follow us in feedly
‘They wanted to be rock stars’: Crass co-founder disses Sex Pistols and Clash in Positive Force doc
12.16.2014
08:13 am

Topics:
Activism
Punk

Tags:
Sex Pistols
Crass
Clash

Positive Force
 
Positive Force is a Washington DC-based activist collective that’s been around since 1985. The documentary, Positive Force: More Than A Witness; 30 Years Of Punk Politics In Action, explores the history of this organization, which often stages benefits with like-minded bands to promote various causes. There’s a wealth of archival performances in the film—including footage of Fugazi playing in front of the White House on the eve of the Gulf War—and this updated edition of the DVD has another 30+ minutes of rare live clips. The documentary also features interviews with such notables as Ian MacKaye, Kathleen Hanna, Jello Biafra, and Dave Grohl, who talks about his first-ever live gig, drumming for the band Scream at a Positive Force benefit.

One of the highlights of Positive Force is the interview with Penny Rimbaud, drummer and co-founder of the UK group Crass. Rimbaud’s band, which existed from 1977-1984, very much influenced the principles of Positive Force. Crass not only put out their own records and were critical of the mainstream, but they were also activists, believing that it wasn’t enough to just sing about social justice, you had to practice what you preached. In the clip, Rimbaud accuses the members of the Clash and the Sex Pistols of not meaning it, man, as he feels their drive to make it as rock stars came before all else.

If you have any interest at all in the history of American punk and/or activism, Positive Force is definitely worth your time. Pick up the new edition of the DVD via PM Press or Amazon.

All right, here’s Mr. Rimbaud:
 

Posted by Bart Bealmear | Leave a comment
‘Merry Crassmas’ (or Santa died for somebody’s sins, but not mine)
12.11.2014
09:08 am

Topics:
Punk

Tags:
Crass


 
From the Dangerous Minds archives comes this festival holiday favorite…

In 1981, anarcho-punk heroes Crass had had about enough of the increasingly commercialized holiday season—not to mention the mass slaughter of turkeys each year—and decided to protest musically with a Casiotone medley of some of their best-loved numbers. The two-sided single, “Merry Crassmas,” was the result. It is the only Christmas song I can think of that hopes you choke on your turkey…

“Merry Crassmas” was credited to “Creative Recording and Sound Services.” On the picture sleeve, ringing Gee Vaucher’s distinctive art were these words:

COLD TURKEY ONE. VERY MERRY CRASSMAS. HERE’S AN AMAZING XMAS MEDLEY OF CRASS’S GREATEST HITS. SUPER FUN FOR ALL THE FAMILY. PLUS…SUPER FUN TIME COMPETITION THAT EVERYONE CAN JOIN IN. HERE’S WHAT YOU DO…IT’S EASY. JUST LIST, IN ORDER, THE TITLES OF THE EXCITING CRASS SONGS ON THIS RECORD. THE FIRST THREE CORRECT POSTCARDS TO BE RECEIVED WILL BE SENT THE FOLLOWING GREAT PRIZES…1ST PRIZE… BATHSALTS, 2ND PRIZE…ONE EXPLOITED SINGLE, 3RD PRIZE…TWO EXPLOITED SINGLES. HAVE FUN. SEND ENTRIES TO “CRASSMAS COMPETITION.” PO BOX 279. LONDON N22.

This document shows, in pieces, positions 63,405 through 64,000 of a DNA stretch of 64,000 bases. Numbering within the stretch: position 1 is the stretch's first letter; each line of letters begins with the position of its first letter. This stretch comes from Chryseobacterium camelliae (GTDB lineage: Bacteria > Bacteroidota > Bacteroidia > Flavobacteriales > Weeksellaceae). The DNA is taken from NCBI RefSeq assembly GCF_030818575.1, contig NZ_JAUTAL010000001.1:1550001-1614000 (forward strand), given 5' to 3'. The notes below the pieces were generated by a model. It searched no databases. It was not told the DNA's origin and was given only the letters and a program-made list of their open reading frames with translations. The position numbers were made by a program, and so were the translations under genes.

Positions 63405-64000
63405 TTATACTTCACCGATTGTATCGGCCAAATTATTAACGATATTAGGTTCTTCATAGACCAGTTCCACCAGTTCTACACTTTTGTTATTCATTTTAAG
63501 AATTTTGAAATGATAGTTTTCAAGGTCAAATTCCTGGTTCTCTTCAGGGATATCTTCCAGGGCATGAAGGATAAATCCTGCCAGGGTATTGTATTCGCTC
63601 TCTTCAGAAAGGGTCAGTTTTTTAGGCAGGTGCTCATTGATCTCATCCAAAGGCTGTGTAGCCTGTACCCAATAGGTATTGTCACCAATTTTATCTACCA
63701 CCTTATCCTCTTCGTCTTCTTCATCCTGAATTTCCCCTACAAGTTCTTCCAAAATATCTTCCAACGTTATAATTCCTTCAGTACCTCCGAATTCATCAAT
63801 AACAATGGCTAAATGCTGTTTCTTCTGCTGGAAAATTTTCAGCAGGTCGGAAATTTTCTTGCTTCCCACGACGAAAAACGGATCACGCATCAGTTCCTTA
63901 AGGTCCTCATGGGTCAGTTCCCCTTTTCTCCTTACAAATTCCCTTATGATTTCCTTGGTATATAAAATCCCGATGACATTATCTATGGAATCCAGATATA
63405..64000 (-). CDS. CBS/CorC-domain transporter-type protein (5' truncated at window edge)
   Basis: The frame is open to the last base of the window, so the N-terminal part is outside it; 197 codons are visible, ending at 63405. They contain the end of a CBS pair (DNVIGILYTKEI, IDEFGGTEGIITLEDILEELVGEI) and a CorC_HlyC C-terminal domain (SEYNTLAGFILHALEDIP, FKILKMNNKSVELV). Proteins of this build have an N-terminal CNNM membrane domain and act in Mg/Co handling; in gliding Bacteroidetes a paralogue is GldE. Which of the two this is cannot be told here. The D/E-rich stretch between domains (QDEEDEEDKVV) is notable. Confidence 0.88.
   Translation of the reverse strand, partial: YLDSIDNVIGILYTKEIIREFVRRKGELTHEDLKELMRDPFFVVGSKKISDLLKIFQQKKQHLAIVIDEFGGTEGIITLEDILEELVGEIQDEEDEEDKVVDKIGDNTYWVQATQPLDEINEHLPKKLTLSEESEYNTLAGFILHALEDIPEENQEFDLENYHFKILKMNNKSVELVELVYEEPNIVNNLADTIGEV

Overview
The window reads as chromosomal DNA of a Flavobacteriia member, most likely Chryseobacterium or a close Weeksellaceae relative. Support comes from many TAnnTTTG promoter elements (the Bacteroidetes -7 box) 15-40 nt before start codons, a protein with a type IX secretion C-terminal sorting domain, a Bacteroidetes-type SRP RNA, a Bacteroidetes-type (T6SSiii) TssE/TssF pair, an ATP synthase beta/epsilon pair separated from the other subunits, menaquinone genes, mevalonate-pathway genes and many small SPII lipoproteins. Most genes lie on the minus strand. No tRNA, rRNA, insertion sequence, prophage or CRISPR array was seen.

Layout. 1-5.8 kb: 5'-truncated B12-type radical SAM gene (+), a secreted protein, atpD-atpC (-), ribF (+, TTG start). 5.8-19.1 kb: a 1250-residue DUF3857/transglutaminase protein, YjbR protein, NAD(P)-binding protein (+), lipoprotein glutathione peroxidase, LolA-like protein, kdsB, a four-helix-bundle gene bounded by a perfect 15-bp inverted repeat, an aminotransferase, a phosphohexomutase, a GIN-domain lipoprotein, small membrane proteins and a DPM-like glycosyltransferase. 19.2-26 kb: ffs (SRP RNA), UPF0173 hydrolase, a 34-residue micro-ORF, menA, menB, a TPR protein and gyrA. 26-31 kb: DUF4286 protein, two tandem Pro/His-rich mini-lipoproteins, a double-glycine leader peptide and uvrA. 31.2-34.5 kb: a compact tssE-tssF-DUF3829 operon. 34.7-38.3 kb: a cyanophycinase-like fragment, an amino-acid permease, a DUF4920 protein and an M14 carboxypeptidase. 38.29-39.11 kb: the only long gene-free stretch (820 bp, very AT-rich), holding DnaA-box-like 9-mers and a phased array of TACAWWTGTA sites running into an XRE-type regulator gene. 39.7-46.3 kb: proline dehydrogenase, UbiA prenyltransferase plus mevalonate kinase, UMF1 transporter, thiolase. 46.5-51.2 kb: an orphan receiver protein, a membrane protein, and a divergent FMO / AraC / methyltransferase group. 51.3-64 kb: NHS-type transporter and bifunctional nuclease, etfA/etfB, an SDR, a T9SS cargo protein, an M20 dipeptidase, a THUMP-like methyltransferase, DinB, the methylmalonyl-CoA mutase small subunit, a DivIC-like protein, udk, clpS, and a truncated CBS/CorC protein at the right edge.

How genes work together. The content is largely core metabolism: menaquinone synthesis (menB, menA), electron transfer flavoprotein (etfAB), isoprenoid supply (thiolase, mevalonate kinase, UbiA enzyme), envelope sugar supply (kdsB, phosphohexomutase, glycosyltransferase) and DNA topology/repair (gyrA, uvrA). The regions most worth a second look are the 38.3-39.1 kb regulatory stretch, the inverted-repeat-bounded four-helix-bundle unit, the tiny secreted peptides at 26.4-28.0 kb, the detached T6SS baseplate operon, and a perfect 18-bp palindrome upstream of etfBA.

Please note that back in 1981, kids, “bath salts” actually meant bath salts like you would put in your bath—not a drug that makes you want to eat people’s faces off—a shitty prize, in other words. I like how third place gets not one, but two Exploited singles!

Side A:
Jingle Bells
Big A, Little A
Punk is Dead
Big Hands
Contaminational Power
I Ain’t Thick, It’s Just a Trick
Nagasaki Nightmare
While Shepherds Watched

Side B:
Rudolph the Red-Nosed Reindeer
Securicor
Darling
G’s Song
Banned from the Roxy
Tired
So what
Silent Night

One of only two Christmas records I own. I guess you could say that I’m not big on the holiday myself…
 

Posted by Richard Metzger | Leave a comment
Rondos, the punk band that made Crass ‘look like a vaudeville show’
09.03.2014
07:00 am

Topics:
Music
Punk

Tags:
Crass
Rondos


The Rondos’ Red Attack LP
 
“The Rondos were Maoists—bloody heavy,” Crass guitarist Phil Free remembers in George Berger’s The Story of Crass. “Jesus, they were frightening! Serious! They made us look like a vaudeville show! They’re probably still doing time for something!”

Contemporaries and comrades of The Ex, the Rondos (1978-1980) were a Rotterdam punk band that ran a record label (King Kong) and print shop from their communal habitation, Huize Schoonderloo. With the bands Rode Wig, Tändstickor Shocks, and Sovjets, they formed Rotterdam’s “Red Rock” collective.

According to Berger, Crass dates the beginning of the violence that beset shows throughout their career to a September 1979 gig at Conway Hall in London. There, they played with the Rondos and Poison Girls in aid of “Persons Unknown,” a group of anarchists facing conspiracy charges. The book does not explicitly state what the Rondos are supposed to have done at the benefit, but it implies that members of Crass believe the Rondos provoked right-wing skinheads in the audience. (Crass avoided taking sides in skirmishes between punk factions: “left wing, right wing, you can stuff the lot.”)
 

Poster from issue #4 of the Rondos’ fanzine Raket, published September 1979

However, Berger also quotes an eyewitness account by self-identified anti-fascist Martin Lux, who says he was on security that night and mentions no such provocation. Rather, in Lux’s account, a mob of fascists came out to bash heads, not to see the bands: “Around forty plus British Movement skinheads had barged in and were gathered inside the main entrance exuding menace[...] The organisation of the gig had collapsed, Nazis ruled the roost. The only thing holding them back from rampage was that they were waiting for Crass to come on for the finale, then they’d rush and take the stage.” Lux says that he met outside with SWP members he knew from “many a past expedition against the Master Race,” and agreed to their proposal: he’d “keep the lid on it for a couple of hours” while they rounded up an anti-fascist crew to whup Nazis.